Regular readers will know I've told you what's coming when it comes to connected devices and the chance to put smarts inside your ride, but this year will be the year Apple and Google try to put their digital keys in your lock.
Both firms want to pimp your ride.
The essence is fairly simple. The intention is that you should be able to access all your apps, music, maps and communication solutions when you're sat at the wheel, hands-free. That's the essence, but the true intention goes way beyond that, feeding into a vision of smart cities and intelligent vehicles that could come direct from a futuristic thriller, starring some bloke in a vest.
Your cars will know where you are, will speak to public transportation systems to figure out where the traffic bottlenecks are, will locate parking, and suss out things like fuel consumption, mileage, journey times. You'll be guided to your destination by mapping services who will already have reached deals with the mega-corporations that ensure your chosen route goes past at least one of their storefronts.
When you get out of the car, you'll be identified by Location and -- as plans for the digital wallet unfold -- you'll be tracked for where you go, what you do and what you buy. In the name of convenience you'll find yourself teased by offers and other inducements based on the things you've liked before.
Give me convenience
You'll be the product. The technology will exist not to take you from A to B, but to ensure that the route you choose exposes you to the maximum opportunity to purchase goods and services you probably didn't know you needed from corporations willing to stump up silly money to the various ads services that twin location data with 'anonymized' information about you.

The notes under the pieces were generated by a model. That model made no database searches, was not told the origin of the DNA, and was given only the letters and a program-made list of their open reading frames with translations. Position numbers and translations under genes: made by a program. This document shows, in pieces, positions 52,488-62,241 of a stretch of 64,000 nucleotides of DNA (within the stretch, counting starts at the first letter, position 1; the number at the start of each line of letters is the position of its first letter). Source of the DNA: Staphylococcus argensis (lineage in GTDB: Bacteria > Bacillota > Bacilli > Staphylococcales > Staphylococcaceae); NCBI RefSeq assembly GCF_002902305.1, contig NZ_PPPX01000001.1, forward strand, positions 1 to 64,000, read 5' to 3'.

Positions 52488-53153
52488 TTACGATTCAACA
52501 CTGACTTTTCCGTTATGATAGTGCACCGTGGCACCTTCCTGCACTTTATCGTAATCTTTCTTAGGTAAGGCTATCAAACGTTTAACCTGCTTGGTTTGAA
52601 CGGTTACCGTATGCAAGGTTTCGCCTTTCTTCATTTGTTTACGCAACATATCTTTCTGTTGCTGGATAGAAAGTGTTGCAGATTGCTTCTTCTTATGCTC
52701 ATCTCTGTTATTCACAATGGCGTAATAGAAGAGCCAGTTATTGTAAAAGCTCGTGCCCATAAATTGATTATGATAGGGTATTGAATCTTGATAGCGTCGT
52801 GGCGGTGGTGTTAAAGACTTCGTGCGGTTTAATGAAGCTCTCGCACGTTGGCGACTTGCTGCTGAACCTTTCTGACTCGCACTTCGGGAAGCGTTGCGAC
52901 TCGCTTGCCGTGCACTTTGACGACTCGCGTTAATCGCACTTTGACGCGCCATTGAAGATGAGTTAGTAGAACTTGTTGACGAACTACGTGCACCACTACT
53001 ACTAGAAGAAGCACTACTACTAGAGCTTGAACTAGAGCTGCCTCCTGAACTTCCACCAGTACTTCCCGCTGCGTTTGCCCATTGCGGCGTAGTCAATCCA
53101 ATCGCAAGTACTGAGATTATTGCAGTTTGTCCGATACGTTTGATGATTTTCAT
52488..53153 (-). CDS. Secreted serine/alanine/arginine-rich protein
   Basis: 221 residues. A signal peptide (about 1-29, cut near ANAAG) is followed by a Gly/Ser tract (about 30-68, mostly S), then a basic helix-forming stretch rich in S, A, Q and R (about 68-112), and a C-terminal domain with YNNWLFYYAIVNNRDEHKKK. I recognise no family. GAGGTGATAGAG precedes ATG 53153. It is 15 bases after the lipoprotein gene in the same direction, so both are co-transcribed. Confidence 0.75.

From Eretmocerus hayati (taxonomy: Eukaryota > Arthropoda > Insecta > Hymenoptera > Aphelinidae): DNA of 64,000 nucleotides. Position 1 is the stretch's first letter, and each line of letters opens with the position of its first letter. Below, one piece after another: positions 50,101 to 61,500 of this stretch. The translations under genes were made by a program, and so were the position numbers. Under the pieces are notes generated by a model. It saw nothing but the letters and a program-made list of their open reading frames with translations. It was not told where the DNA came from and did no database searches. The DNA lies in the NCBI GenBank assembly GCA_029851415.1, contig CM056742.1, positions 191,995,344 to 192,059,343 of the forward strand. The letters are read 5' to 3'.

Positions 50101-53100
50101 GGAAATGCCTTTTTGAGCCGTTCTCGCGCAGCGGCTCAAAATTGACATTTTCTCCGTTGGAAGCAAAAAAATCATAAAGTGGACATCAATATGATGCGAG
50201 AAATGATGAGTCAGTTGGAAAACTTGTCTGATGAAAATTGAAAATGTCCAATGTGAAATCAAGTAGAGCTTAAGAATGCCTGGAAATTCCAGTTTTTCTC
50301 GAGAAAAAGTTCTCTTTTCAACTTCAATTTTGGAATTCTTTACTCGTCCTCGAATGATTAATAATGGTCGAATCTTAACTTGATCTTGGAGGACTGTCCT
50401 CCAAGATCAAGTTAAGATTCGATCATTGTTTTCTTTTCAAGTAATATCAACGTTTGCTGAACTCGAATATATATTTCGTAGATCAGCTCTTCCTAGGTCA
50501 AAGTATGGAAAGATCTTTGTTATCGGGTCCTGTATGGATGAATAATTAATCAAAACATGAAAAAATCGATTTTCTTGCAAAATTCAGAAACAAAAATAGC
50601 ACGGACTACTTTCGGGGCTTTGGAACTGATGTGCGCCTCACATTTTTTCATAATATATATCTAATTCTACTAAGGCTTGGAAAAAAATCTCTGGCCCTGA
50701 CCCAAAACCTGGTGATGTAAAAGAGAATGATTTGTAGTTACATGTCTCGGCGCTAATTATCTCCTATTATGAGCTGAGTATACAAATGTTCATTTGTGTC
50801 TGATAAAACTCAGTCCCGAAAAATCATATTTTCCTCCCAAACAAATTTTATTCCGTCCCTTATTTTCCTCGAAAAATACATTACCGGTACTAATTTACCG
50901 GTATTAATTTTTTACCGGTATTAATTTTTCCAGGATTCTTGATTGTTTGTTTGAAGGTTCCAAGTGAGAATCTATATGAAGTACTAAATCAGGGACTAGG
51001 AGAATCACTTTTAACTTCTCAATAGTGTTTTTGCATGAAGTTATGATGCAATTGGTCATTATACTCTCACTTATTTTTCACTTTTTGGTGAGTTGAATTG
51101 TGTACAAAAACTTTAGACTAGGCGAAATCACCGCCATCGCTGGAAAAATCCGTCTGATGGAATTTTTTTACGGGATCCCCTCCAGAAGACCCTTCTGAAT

There's huge benefits: better transportation, improvements in public safety and -- best of all for those in authority who think they should have 24/7 access to your data -- an excuse for public transport authorities to access to your information so they can automatically issue speeding tickets. (You had to be driving at XXX speed to make it between A and B in xyz minutes: so you'll get a fine. No one law-abiding ever speeds, after all).
Google, Apple and presumably Microsoft all want a part of this hot new action. This is big money: you'll pay for the service with your car, you'll pay fees for the always on connectivity, you'll pay for the apps you use, you'll pay for the things you (or your children) end up being politely pestered to purchase, and you'll pay for road usage, speeding tickets and more.
The driving seat
There's risks: malware designed to take control of certain car models; spyware; the civil liberties implications of the NSA quietly taking that data in the absence of government mandate on the tenuous basis that access to this information somehow provides a magic talisman against "terrorism". Risks, right?
You get to decide how you want to drive your future. You'll be presented with a dizzying array of choice: Apple's iOS in Car solutions will be faced with competition from Google's Open Automotive Alliance. You choose between the relative security offered by Apple's platforms and the "security" you already enjoy with Android.
You'll be in the driving seat until cars get smarter than we are (which won't take long).
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